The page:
🍩 Database of Original & Non-Theoretical Uses of Topology

(found 11 matches in 0.003282s)
  1. Topological Data Analysis of Spatial Patterning in Heterogeneous Cell Populations: Clustering and Sorting With Varying Cell-Cell Adhesion (2023)

    Dhananjay Bhaskar, William Y. Zhang, Alexandria Volkening, Björn Sandstede, Ian Y. Wong
    Abstract Different cell types aggregate and sort into hierarchical architectures during the formation of animal tissues. The resulting spatial organization depends (in part) on the strength of adhesion of one cell type to itself relative to other cell types. However, automated and unsupervised classification of these multicellular spatial patterns remains challenging, particularly given their structural diversity and biological variability. Recent developments based on topological data analysis are intriguing to reveal similarities in tissue architecture, but these methods remain computationally expensive. In this article, we show that multicellular patterns organized from two interacting cell types can be efficiently represented through persistence images. Our optimized combination of dimensionality reduction via autoencoders, combined with hierarchical clustering, achieved high classification accuracy for simulations with constant cell numbers. We further demonstrate that persistence images can be normalized to improve classification for simulations with varying cell numbers due to proliferation. Finally, we systematically consider the importance of incorporating different topological features as well as information about each cell type to improve classification accuracy. We envision that topological machine learning based on persistence images will enable versatile and robust classification of complex tissue architectures that occur in development and disease.
  2. Relational Persistent Homology for Multispecies Data With Application to the Tumor Microenvironment (2023)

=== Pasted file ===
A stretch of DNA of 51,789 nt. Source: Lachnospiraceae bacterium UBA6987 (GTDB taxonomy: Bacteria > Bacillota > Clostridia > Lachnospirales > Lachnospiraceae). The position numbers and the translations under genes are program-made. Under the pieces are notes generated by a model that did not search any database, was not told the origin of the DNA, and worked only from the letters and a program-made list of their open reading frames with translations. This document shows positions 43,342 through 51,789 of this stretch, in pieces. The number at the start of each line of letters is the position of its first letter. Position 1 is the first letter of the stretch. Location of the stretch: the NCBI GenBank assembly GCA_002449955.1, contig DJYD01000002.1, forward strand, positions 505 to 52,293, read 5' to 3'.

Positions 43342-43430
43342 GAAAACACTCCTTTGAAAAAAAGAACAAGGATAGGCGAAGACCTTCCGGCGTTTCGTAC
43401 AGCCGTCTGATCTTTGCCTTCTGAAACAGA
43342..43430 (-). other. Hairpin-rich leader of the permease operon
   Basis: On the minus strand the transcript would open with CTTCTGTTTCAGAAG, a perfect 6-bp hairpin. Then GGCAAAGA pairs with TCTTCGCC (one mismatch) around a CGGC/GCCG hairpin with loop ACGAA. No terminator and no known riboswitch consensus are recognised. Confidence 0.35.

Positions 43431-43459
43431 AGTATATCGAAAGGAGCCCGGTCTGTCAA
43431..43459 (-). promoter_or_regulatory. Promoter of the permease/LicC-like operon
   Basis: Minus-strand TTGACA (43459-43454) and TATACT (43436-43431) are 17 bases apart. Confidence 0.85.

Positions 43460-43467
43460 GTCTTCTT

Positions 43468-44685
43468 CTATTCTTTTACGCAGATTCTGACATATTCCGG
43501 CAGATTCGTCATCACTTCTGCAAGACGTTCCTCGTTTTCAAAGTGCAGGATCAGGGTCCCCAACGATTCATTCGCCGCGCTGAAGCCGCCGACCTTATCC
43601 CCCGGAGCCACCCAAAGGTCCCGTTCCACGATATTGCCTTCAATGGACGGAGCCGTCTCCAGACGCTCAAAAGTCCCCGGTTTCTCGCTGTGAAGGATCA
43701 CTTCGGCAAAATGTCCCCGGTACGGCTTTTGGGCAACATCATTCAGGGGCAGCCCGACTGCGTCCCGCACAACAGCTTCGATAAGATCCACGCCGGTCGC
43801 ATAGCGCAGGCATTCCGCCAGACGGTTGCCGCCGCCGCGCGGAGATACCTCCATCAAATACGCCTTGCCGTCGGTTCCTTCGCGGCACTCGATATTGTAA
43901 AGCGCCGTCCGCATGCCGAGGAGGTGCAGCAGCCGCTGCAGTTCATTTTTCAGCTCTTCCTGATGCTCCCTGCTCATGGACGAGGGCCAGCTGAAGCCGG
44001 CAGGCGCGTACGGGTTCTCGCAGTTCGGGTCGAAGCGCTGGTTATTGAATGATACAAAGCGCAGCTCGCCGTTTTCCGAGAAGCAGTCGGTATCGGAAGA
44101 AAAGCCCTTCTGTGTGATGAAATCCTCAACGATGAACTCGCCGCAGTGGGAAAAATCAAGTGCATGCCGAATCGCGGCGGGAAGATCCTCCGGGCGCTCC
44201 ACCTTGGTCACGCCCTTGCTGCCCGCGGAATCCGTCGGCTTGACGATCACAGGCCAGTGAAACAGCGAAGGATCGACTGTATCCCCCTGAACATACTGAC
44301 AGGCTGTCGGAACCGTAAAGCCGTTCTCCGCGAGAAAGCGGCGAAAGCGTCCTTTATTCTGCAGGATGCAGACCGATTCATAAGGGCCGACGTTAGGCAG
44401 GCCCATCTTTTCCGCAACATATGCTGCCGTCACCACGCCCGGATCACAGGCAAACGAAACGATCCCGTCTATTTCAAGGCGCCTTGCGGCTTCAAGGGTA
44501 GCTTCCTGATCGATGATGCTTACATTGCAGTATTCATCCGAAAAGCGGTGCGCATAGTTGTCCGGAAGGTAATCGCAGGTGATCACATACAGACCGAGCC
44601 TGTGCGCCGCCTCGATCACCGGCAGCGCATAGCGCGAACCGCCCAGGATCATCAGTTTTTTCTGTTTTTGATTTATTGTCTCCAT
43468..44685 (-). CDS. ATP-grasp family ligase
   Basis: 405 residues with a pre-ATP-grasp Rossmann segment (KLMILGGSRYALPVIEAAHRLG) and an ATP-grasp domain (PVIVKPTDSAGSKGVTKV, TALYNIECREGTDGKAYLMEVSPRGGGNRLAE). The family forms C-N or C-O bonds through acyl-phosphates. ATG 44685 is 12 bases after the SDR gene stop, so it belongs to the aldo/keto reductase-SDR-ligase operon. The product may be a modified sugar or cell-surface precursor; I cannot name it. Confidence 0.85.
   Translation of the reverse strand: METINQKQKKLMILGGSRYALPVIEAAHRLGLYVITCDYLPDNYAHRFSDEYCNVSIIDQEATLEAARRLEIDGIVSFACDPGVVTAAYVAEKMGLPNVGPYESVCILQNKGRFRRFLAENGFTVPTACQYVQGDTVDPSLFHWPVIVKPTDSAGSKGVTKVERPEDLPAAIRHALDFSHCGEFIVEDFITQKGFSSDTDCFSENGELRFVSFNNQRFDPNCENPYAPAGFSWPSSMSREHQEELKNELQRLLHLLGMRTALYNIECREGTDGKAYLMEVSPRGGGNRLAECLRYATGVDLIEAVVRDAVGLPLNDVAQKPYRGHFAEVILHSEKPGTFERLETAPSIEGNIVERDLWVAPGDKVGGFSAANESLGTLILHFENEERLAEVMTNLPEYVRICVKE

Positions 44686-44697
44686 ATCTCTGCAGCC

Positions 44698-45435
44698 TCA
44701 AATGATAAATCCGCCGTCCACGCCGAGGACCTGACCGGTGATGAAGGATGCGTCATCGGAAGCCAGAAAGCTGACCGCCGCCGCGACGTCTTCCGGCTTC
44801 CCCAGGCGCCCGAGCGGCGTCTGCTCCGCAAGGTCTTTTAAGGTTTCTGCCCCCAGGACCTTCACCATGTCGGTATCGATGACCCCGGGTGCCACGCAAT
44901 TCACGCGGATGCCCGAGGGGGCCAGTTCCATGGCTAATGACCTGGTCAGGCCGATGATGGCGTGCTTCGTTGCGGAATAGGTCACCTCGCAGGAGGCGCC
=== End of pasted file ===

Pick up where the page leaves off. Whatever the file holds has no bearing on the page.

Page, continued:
Bernadette J. Stolz, Jagdeep Dhesi, Joshua A. Bull, Heather A. Harrington, Helen M. Byrne, Iris H. R. Yoon
    Abstract Topological data analysis (TDA) is an active field of mathematics for quantifying shape in complex data. Standard methods in TDA such as persistent homology (PH) are typically focused on the analysis of data consisting of a single entity (e.g., cells or molecular species). However, state-of-the-art data collection techniques now generate exquisitely detailed multispecies data, prompting a need for methods that can examine and quantify the relations among them. Such heterogeneous data types arise in many contexts, ranging from biomedical imaging, geospatial analysis, to species ecology. Here, we propose two methods for encoding spatial relations among different data types that are based on Dowker complexes and Witness complexes. We apply the methods to synthetic multispecies data of a tumor microenvironment and analyze topological features that capture relations between different cell types, e.g., blood vessels, macrophages, tumor cells, and necrotic cells. We demonstrate that relational topological features can extract biological insight, including the dominant immune cell phenotype (an important predictor of patient prognosis) and the parameter regimes of a data-generating model. The methods provide a quantitative perspective on the relational analysis of multispecies spatial data, overcome the limits of traditional PH, and are readily computable.